The next step is to format the /dev/sdb1 partition using the ext4 filesystem format. Take note that we are formatting /dev/sdb1 (the partition) and not /dev/sdb which is the removable drive.
$ sudo mkfs.ext4 /dev/sdb1
Step 4: Mount New Partition in Linux
For the drive to be accessible to the system, we need to mount it on the system’s filesystem. But first, we will create a mount point on which we will mount the partition.
$ sudo mkdir -p /srv/home
Next, we will mount the partition on the mountpoint as follows. This, in effect, makes the drive available to the system.
$ sudo mount /dev/sdb1 /srv/home
To confirm this, run the df command as shown:
$ sudo df -Th
Step 5: Copy Home Directory Files to New Partition
We now need to copy the contents of the home directory to the mount point which is now located on the drive. So, we will run the command:
$ sudo cp -aR /home/* /srv/home/
Just to confirm that everything went all we will check the contents of the home directory.
$ ls -l /srv/home/tecmint
From the output, you can clearly see that all the default directories expected to be in the home directory are present.
Step 6: Create a New Home Directory and Mount Drive
We now need to create another home directory on which we will mount our home partition. To avoid confusion, we will rename our current home directory to /home.bak shown.
$ sudo mv /home /home.bak
Next, we will create a new home directory.
$ sudo mkdir /home
We will then unmount the /dev/sdb1 filesystem and mount it to the newly created home directory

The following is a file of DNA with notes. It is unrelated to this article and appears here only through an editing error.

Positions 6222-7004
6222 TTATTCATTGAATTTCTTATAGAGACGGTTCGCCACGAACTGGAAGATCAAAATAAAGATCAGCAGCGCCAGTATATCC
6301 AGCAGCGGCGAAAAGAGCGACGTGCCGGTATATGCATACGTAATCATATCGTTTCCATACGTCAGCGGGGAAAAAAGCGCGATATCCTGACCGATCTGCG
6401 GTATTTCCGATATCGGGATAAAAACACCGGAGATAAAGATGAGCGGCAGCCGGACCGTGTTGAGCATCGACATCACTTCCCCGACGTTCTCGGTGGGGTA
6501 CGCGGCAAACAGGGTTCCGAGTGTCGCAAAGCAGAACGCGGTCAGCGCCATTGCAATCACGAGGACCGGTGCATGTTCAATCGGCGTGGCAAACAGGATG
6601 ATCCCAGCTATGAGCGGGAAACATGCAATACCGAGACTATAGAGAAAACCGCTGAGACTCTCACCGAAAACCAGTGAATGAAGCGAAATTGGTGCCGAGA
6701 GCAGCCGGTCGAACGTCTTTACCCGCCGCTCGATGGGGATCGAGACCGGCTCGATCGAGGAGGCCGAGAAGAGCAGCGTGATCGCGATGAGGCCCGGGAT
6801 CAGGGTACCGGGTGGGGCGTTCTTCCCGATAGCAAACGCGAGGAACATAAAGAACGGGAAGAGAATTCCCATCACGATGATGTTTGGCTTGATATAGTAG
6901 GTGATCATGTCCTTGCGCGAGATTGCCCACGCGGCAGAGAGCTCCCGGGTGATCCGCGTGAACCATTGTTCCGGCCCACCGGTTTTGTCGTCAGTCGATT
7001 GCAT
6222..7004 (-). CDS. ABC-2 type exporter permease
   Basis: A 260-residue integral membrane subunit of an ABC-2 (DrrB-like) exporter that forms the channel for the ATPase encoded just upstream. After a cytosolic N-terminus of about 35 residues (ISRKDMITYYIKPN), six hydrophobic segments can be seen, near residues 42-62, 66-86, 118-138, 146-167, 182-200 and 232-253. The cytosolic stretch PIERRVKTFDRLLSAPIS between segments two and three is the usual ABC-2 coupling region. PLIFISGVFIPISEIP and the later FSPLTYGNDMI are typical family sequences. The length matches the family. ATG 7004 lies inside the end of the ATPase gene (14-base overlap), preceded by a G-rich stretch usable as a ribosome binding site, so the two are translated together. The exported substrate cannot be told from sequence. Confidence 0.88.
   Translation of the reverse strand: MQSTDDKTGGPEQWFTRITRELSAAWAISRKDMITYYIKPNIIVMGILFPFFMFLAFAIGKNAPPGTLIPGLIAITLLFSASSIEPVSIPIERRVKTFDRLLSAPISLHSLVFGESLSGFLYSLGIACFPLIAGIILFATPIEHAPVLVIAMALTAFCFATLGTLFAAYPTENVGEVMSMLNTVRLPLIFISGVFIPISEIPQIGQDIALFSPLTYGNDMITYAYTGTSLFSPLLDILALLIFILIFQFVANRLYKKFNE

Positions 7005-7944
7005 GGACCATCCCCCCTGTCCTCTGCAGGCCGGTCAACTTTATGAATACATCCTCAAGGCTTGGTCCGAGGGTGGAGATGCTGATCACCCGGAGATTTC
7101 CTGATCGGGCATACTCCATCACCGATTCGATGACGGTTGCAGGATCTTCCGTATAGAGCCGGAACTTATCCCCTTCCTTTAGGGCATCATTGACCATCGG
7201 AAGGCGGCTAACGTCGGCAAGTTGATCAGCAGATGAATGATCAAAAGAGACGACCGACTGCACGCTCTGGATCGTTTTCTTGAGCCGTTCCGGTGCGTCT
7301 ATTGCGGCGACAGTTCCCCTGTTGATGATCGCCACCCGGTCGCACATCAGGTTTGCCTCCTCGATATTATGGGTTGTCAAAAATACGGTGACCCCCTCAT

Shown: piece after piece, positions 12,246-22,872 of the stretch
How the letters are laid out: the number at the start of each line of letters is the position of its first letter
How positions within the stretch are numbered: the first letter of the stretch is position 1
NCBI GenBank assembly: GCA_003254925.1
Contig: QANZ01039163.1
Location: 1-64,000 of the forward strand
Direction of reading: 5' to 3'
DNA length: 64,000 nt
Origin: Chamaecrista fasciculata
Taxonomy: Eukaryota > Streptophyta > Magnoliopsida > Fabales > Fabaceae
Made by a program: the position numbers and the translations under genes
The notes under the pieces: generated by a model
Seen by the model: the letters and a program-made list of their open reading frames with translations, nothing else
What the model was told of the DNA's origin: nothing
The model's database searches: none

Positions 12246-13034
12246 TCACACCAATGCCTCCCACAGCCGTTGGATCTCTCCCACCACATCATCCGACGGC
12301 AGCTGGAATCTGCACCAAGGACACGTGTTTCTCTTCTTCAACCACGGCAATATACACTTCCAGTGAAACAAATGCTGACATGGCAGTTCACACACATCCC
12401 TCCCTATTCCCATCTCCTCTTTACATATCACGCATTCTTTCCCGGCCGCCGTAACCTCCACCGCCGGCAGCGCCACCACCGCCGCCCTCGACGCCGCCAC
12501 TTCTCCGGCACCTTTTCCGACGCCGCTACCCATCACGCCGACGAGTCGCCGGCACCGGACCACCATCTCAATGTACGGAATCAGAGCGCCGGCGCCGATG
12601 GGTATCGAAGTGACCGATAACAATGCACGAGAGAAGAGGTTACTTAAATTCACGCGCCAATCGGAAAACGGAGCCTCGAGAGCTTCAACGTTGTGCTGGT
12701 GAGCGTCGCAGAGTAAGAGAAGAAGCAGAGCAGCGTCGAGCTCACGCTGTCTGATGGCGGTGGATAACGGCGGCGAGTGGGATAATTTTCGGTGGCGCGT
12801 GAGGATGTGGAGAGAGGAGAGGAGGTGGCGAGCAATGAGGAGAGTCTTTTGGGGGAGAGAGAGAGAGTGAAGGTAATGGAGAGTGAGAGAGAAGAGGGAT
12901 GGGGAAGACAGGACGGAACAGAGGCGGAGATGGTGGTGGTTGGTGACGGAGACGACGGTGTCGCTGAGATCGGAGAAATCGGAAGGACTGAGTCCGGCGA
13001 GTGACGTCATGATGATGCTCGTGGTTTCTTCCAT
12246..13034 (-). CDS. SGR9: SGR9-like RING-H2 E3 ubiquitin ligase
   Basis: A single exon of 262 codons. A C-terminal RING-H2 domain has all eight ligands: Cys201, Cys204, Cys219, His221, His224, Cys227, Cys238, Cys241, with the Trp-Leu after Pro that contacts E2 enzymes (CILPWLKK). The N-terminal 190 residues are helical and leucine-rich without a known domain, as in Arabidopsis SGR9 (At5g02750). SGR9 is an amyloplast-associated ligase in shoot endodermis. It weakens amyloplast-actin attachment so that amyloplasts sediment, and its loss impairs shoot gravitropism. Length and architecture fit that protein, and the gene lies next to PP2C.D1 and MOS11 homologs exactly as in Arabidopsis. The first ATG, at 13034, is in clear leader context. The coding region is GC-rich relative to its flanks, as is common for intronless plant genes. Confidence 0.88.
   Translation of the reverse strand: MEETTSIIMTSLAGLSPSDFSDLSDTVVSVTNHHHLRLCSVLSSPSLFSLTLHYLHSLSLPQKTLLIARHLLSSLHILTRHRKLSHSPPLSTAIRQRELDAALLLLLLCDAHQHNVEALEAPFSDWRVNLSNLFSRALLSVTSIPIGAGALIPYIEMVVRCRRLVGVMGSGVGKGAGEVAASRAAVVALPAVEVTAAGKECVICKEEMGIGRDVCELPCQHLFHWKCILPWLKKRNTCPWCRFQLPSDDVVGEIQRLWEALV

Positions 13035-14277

$ sudo umount /dev/sdb1 $ sudo mount /dev/sdb1 /home
To confirm that the /home directory contains the default directories, we will navigate into and list its contents:
$ cd /home $ ls -l tecmint
Additionally, you can verify that our filesystem is mounted on the /home mount point using the df command as follows.
$ sudo df -Th /dev/sdb1
The output confirms that the /dev/sdb1 filesystem on our drive is mounted on the /home partition. However, this will not survive a reboot. To make this persistent, an additional step is required and that is to modify the /etc/fstab file with the filesystem information.
Step 7: Permanent Partition Mount in Linux
To automatically ensure that the filesystem is mounted every time upon system startup, we are going to modify the /etc/fstab file. But first, let us get the UUID of the filesystem as follows.
$ sudo blkid /dev/sdb1
Copy and paste the UUID somewhere on a text editor as this will be used in the next step.
Next, open the /etc/fstab file.
$ sudo vim /etc/fstab
Append this line to the file as shown. Replace the uid in the square brackets with the actual UUID of the /dev/sdb1 filesystem that you copied and pasted earlier on the text editor.
UUID=[ uid ] /home ext4 defaults 0 2
Save the changes and close the file. Then run the following command to mount all the partitions.
$ sudo mount -a
Now, your drive will be mounted every time on system startup on the /home partition.
$ df -h /dev/sdb1
To avoid going through all these steps, it’s always advised to have a separate home partition from the rest of the system partitions during installation in order to separate your personal files from system files. This makes it easy to recover your data should something go wrong.